Time and time again, the energy policies of one President had the biggest impact under the following president. The biofuel mandates passed by the Bush Administration in 2005 delivered their greatest gains during the Obama Administration. In turn, the Obama Administration’s renewable energy policies are delivering their greatest gains under President Trump.
The Limits of Government Intervention
But more often than not, changes in oil production and gasoline prices have little to do with presidential policies. I have noted the irony that President Bush, generally viewed as a friend to the oil and gas industry, presided over eight straight years of declining oil production.
On the other hand, President Obama often took an antagonistic position toward the fossil fuel industry. The Obama Administration blocked pipelines, banned offshore drilling in the Arctic and parts of the Atlantic, and placed additional rules and regulations on the fossil fuel industries.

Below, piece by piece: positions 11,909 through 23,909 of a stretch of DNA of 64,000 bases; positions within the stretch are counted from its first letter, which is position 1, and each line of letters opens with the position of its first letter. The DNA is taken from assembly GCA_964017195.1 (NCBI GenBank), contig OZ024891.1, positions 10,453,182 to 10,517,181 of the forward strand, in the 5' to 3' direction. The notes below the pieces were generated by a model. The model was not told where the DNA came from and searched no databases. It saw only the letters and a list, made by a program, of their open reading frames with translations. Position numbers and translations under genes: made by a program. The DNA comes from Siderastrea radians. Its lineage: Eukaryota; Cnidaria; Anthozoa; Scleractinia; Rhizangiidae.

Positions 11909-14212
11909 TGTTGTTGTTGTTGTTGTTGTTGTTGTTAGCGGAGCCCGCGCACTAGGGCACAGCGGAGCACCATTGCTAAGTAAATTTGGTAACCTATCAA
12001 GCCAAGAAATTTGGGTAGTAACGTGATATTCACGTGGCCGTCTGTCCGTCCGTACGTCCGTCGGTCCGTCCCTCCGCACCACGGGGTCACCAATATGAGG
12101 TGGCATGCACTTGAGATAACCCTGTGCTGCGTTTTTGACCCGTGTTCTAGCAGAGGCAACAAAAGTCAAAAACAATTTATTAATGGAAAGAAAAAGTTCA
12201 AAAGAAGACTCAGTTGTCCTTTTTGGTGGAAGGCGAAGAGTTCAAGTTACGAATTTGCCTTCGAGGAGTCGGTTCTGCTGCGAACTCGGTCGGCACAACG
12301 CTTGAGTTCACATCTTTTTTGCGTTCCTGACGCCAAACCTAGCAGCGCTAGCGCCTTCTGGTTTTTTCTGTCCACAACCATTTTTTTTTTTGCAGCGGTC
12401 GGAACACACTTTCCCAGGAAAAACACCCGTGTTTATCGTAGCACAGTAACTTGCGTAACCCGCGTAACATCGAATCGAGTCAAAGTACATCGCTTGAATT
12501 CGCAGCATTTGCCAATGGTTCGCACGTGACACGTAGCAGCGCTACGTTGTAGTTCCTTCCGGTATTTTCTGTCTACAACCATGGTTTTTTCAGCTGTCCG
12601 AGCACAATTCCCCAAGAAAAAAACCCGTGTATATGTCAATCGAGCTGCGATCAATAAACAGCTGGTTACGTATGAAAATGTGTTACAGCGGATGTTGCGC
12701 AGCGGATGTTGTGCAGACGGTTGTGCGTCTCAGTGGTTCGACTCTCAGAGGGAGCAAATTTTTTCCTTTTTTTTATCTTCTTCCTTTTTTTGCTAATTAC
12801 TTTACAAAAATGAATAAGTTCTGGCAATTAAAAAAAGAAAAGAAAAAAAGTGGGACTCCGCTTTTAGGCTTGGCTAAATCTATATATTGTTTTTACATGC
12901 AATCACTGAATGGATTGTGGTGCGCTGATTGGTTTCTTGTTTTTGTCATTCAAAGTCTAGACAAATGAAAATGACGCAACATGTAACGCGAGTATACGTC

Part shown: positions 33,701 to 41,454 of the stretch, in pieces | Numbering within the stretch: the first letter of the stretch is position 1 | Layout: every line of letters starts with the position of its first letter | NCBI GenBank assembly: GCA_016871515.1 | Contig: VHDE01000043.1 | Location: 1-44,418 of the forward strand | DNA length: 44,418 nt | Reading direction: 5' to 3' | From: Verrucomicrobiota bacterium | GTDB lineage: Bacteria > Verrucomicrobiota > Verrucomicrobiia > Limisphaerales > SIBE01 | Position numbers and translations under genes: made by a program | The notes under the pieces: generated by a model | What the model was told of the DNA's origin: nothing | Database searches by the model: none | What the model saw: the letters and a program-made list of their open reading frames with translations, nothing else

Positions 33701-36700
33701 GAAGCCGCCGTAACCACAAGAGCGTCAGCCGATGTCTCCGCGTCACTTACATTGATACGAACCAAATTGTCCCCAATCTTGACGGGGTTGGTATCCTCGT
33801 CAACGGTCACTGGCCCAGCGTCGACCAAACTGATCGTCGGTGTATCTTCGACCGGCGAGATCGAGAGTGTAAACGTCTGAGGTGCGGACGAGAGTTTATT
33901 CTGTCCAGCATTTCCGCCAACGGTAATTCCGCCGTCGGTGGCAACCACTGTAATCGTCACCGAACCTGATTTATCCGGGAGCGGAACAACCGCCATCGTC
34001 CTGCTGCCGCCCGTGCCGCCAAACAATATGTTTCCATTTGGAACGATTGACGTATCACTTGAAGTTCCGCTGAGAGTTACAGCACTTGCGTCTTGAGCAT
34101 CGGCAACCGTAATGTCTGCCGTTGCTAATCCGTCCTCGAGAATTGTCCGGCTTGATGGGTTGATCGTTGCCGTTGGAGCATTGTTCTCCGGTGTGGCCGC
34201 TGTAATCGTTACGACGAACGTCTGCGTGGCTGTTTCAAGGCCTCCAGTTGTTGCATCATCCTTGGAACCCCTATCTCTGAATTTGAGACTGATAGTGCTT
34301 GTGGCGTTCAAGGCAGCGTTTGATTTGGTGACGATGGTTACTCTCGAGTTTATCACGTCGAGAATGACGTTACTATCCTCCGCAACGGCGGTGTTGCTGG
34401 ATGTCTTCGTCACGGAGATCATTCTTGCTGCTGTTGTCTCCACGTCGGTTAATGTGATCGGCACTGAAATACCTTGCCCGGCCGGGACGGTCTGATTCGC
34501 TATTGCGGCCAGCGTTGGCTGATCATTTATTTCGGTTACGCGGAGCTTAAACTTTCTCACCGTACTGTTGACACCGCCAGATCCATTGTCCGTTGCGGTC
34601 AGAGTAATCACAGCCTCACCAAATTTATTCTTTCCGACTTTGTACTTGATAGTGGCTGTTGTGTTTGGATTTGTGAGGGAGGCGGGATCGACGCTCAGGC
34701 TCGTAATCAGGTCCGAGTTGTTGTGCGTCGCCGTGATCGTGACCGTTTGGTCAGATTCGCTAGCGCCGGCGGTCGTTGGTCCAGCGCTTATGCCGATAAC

Yet oil production rose during Obama’s presidency at the fastest rate in the 150-year history of the U.S. oil industry. The previous record for U.S. natural gas production was shattered during Obama’s second term.
President Obama mentioned record oil production many times in campaign speeches and State of the Union addresses, but let’s be clear. The production increases for oil and natural gas in the U.S. were not the result of President Obama’s energy policies. He just happened to be in office as the shale oil and gas boom accelerated.
Thank the Frackers
This bonanza of oil and gas was actually created by shale pioneers like George Mitchell, Harold Hamm and Aubrey McClendon. During the Bush Administration, these men were busy combining hydraulic fracturing with horizontal drilling. Their efforts were aided by high oil and natural gas prices, not by government policies.
These men were the primary reason for the oil and gas production renaissance under President Obama. They will be the primary reason for further gains under President Trump.